This blog was written by Alice, an Open Doors Australia worker.
At just seven years old, Miriam and her mother were left to care for six children under the age of seven.
Recently I returned from the Horn of Africa meeting persecuted Christians. Meeting Miriam was an experience that impacted my whole outlook on the global church – the Body of Christ.
Miriam is 17 years old.
She grew up in a Muslim village as the eldest of seven children. She shared with me memories of her childhood that I’m sure are not too different to many of us; she spoke about the fact that she was very close to her dad, and loved spending time with him. She remembered her dad talking about Jesus, and reaching out to Muslims in their community. Continue reading
Ghazan was a successful business owner, he owned a transportation company. That was back in his home town, on the Nineveh Plain in Iraq. He left his home when Islamic State forced them out. Now, the 47-year-old father of three works at a bakery in Erbil.
The first person you see when you walk down this busy shopping street is Ghazan. With his head sticking through the shop window, he is waiting for his next customer. When a customer arrives he skilfuly fills a plastic bag with ‘samoon’, traditional Iraqi bread. “Please try some!” he says. Anyone would think he had been a baker his whole life!
Ghazan in the window of the bakery.
When Michael was killed for his faith, he left behind his wife, Meskele, and 6 young children. Hear Meskele’s story of faith and hope in the midst of persecution.
“I love God. God also loves me. I know that He feeds my spirit and gives me what I need.” – Miriam, Meskele’s daughter.
You can help Christians like Meskele and Miriam though Walk to Water.
What happened the day that riots overtook Niger and terror devastated a small Christian community?
Early in 2015, a French satirical magazine (Charlie Hebdo) published a controversial cartoon, which triggered an attack on their office in Paris, France, where 11 people were killed. As two million gathered in Paris in a peaceful show of national unity, the event set off a ripple effect across the Muslim world, including in Niger where rioters lashed out at the closest thing they associated with the West – the church. Rioters killed three Christians, burned and looted 76 churches and Christian institutions and 50 Christian homes. Open Doors field workers met with and supported many who were effected.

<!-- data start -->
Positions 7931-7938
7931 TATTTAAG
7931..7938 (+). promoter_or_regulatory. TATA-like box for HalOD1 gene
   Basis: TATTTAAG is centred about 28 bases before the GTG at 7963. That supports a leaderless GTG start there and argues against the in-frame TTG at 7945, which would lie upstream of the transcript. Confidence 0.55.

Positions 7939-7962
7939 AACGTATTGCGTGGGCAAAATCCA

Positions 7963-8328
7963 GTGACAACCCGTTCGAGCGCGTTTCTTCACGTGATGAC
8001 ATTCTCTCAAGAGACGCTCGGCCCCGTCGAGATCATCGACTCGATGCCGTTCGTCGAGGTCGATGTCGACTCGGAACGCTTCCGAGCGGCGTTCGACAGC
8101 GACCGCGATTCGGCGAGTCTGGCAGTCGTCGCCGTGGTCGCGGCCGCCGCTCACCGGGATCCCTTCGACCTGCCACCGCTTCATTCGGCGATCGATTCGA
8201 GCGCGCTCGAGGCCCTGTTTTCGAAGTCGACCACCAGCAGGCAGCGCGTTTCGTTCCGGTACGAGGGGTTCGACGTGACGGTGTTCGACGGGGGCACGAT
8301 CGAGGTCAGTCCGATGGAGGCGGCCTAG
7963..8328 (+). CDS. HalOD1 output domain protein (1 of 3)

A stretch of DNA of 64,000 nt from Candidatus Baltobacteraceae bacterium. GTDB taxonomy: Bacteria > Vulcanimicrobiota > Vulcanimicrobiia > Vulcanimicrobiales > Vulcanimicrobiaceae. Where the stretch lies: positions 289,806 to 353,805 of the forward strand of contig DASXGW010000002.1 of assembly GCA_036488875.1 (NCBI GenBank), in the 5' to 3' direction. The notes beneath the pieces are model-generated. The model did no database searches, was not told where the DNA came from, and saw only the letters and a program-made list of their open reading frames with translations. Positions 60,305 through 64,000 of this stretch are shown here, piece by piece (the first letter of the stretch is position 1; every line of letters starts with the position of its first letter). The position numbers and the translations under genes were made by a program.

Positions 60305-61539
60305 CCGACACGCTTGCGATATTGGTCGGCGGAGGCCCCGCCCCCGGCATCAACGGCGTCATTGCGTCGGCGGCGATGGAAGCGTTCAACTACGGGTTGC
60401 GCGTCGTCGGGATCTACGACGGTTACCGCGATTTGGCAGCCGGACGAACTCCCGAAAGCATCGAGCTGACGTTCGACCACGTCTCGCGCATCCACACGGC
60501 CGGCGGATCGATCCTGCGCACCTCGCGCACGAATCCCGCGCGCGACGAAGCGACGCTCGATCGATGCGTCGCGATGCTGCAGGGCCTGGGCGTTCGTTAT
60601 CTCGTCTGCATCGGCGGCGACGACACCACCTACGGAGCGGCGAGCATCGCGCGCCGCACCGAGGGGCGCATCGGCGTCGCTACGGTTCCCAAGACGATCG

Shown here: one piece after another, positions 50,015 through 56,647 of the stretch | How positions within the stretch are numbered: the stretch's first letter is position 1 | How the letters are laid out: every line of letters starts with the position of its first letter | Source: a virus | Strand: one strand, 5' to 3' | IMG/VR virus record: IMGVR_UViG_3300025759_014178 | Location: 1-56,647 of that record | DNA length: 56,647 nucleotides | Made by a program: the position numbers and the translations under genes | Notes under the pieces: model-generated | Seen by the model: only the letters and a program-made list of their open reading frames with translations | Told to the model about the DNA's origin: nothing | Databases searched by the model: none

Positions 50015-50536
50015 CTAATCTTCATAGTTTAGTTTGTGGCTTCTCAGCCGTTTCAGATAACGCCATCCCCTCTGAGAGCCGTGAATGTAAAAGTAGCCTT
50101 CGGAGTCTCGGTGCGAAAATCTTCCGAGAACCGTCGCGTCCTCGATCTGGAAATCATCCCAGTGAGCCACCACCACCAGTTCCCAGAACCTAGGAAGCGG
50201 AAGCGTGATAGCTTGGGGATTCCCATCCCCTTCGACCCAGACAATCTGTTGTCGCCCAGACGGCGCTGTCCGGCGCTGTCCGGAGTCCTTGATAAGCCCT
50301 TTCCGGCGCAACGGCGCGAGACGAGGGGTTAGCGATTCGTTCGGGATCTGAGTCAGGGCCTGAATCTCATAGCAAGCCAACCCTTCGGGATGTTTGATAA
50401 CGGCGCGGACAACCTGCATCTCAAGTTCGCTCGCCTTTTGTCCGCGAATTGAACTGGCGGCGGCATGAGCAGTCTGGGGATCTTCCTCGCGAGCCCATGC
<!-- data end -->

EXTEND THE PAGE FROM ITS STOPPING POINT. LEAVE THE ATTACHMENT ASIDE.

Here are some of the pastors stories…
The church in Iraq is disappearing, with more than 70% of the Christian population having left the country over the last 15 years. It’s estimated that there are only 250,000 Christians left in Iraq, over half of them are displaced.
This situation will take generations to heal and rebuild. Open Doors were working with the church in Iraq well before the rise of the Islamic State and, God willing, will be there for many years to come.
We want to help strengthen the church in Iraq, so for the month of August we are asking for donations to Iraq. We have a goal of $200,000 and need your help to reach this goal. Click here to donate to the Iraq Appeal.
Your donation to our Iraq Appeal will support Christians with things like:
1. Emergency Relief (Food, Healthcare & Housing)
Food and hygiene packs for Iraqi IDPs.
Through local partners and churches, Open Doors distributes food/hygiene packages to about 15,000 displaced Christian families (about 75,000 people) each month. Providing quality food, clean water, sanitation and healthcare is the first step in ensuring the survival of the church. Continue reading
On 24 June, an engagement ceremony in Iran was raided by security agents. While ten people were initially arrested, all but four were released.
UPDATE 9 November 2016: Relatives and friends of three Christians from Azerbaijan and an Iranian Christian are delighted to report that they have all been released from prison on bail, and the Azerbaijanis were able to travel back home on the 6th of November.
The four men were kept in solitary confinement for two months and interrogated. Their whereabouts were not made known, to the concern of family members. They were refused access to consular assistance or legal counsel during the initial period of their detention. In September they were transferred out of solitary confinement to shared cells in Ward 350 in Evin Prison, much to their mutual encouragement. They face charges of engaging in missionary activity and propaganda against the regime, but it is hoped that they will be acquitted of these charges.